SVU did it again!
After 22 years, you'd think they'd have to recycle tired old plots, but Law & Order: SVU Season 22 Episode 2 presented a compelling story about domestic violence.
Sure, it was similar to some other stories, but it still held my interest and made some strong points about some serious issues.
It was ironic that The Practice's Jason Kravitz had a small part as an attorney in Fin's case because that series had a similar story once about a kid who killed his abusive father.
But this story was different enough from that one to stand on its own.
For a good part of the hour, it was unclear who really killed Dwight. It could have been Irina or Will, and there was an outside chance that they were both lying to protect little Leanne.
But who killed Dwight wasn't really the point. There was a deeper story here about how domestic violence affects families, as well as about a few related issues.
Irina had three abusive men in her life: her ex, her boyfriend, and her lawyer.
It was interesting that two of the three were involved in the legal system.
Her ex-husband probably knew how to work things to his advantage, since he accused Fin of being a disloyal cop, continually intefered in the investigation, and came across as a concerned father, even though he treated Will just as badly as Dwight did.
Fin: Did Irina tell you to get Will?
Mark: This is how you treat a brother officer? No wonder you have lawsuits against you.
He shut down Kat's questioning of Will very quickly, got Irina a lawyer the second she got into trouble, and seemed shocked that SVU didn't play along with looking the other way because of some cop brotherhood thing.
Both he and Irina used his new wife as an excuse for not taking the kids, too. They made it sound like she was the one who was controlling and abusive.
I had to wonder whether he was abusing her, too.
Another one I was curious about was Sherry, Dwight's pregnant wife.
Sherry was grieving her husband's death and wanted Irina to pay for it. But most abusers don't just abuse one person, and she seemed oblivious to the fact that Dwight had been cheating on her while she was pregnant.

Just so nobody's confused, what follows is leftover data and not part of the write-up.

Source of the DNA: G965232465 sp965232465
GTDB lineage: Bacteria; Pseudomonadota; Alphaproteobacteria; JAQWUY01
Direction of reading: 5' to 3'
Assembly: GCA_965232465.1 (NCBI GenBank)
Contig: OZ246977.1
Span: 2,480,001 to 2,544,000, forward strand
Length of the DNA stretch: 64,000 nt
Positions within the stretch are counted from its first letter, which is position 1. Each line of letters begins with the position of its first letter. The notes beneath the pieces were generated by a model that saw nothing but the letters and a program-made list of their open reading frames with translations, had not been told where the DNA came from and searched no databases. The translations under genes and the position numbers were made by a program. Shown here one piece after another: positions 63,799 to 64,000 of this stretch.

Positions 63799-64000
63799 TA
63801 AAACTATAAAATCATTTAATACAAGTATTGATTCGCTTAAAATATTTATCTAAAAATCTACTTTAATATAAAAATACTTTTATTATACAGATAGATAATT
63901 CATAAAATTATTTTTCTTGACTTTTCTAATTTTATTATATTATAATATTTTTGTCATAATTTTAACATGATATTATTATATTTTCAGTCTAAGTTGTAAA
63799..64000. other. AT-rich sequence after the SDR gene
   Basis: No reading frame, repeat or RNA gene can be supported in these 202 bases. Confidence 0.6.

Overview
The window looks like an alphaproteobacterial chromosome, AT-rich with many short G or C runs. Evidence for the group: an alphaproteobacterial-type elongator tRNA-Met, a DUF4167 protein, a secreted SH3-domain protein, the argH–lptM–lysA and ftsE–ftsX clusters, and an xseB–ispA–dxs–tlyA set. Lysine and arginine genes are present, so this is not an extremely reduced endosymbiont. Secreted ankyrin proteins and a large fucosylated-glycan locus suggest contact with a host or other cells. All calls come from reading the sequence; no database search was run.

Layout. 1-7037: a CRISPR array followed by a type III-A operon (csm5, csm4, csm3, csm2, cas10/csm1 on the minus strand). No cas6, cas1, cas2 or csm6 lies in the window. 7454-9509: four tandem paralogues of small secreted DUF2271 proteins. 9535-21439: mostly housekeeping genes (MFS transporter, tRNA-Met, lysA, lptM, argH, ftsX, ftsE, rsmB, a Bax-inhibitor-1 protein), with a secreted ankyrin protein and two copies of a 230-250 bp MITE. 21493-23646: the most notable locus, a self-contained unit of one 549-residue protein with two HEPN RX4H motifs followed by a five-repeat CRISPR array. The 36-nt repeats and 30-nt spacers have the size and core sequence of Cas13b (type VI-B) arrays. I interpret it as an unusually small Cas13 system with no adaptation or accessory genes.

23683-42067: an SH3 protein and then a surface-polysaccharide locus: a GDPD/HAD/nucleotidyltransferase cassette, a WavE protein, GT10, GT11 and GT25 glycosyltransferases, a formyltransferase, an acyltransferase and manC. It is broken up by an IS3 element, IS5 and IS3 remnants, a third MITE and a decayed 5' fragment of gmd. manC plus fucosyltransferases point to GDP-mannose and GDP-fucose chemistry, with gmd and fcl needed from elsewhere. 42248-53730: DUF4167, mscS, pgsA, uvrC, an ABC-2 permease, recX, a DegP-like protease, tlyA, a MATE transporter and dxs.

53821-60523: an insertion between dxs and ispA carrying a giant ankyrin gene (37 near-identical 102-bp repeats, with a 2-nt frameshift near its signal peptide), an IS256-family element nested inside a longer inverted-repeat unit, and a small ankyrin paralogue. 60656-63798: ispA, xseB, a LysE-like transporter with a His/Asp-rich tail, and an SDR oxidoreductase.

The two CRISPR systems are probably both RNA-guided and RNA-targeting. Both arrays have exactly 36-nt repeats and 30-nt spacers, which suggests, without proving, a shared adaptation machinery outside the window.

That made me wonder what kind of abuse she had suffered at his hands that didn't come up during the story. We will probably never know (unless Sherry pops back up for some reason), but it's an interesting question nevertheless.
I'm not sure how I feel about Irina's lawyer being so abusive to her too.
It makes sense that Irina would seek out men in her life who would try to control her and abuse her verbally, if not physically.
It's what she knows. She's been abused her whole life.
But could a lawyer really get away with treating female clients like that without anyone noticing until SVU came along? Surely Irina wasn't his first client, and Benson couldn't possibly be the first person to say something.
I was willing to suspend disbelief on this one, though, because Irina kicking that obnoxious lawyer out of her life was so damn satisfying.
For once, it wasn't Benson's inspiring speech or her decision to make a move to protect a victim that made the difference.
Irina had had enough of being abused and realized that getting rid of the lawyer was better than having to throw another hairdryer into a bathtub.
That felt empowering, even though the entire situation was tragic.
Another thing I'm conflicted about: Carisi's decision to play hardball to try to get Irina to confess.
He wanted to get at the truth. But does the end really justify the means here?
After all, a kid's life was at stake either way, and there was a chance Will would be convicted and do hard time if Carisi played the "try him as an adult" card.
And what if his hunch was wrong and Irina had nothing to do with Dwight's death? Using Will to manipulate her could have resulted in her giving a false confession, which wouldn't have gotten Carisi any closer to justice.
Carisi: Did you think at that moment that Dwight was going to hurt you or your son?
Irina: I thought at that moment that if I let Dwight get out of the tub, it would be too late.
Of course, the problem with this entire case was that there wasn't really going to be any justice, no matter what the court decided.
Will and Irina were both victims. Self-defense requires there to be an imminent threat, so Dwight's taunts and a lifetime of trauma and abuse didn't count.
In a way, it was similar to Fin's case. Fin's years of experience as a cop led him to believe, absolutely, that Leon wasn't going to let Andre and Joelle leave alive, but the attorneys for the other side argued that there was no imminent threat since Leon wouldn't hurt his son.
Of course, in Fin's case, Leon had a knife to his son's throat, so that seemed to contradict the argument. But still.
Growing up in the 'hood, I saw how cops treated us. I didn't trust them for anything. That's why I became a cop, worked my way up to SVU because with rapists there's no gray area. The last thing I wanted to be was another trigger happy cop that killed a Black man. And that's just what I did.Fin
That whole case and Fin's reaction to it demonstrated that there are no clearcut answers to police violence. Racial bias and a shoot-first, evaluate later mentality don't help anything, but not every case is purely about those things.
Being a cop show, Law & Order: SVU is only going to go so far in the cause of showing cops in the wrong. But I thought that so far, the series is doing a good job of providing a balanced perspective rather than taking one side or the other.
Your turn, SVU Fanatics!
What did you think of the two domestic violence cases?
Hit the big, blue SHOW COMMENTS button and let us know your thoughts.
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Law & Order: SVU continues to air on NBC on Thursdays at 9 PM EST/PST.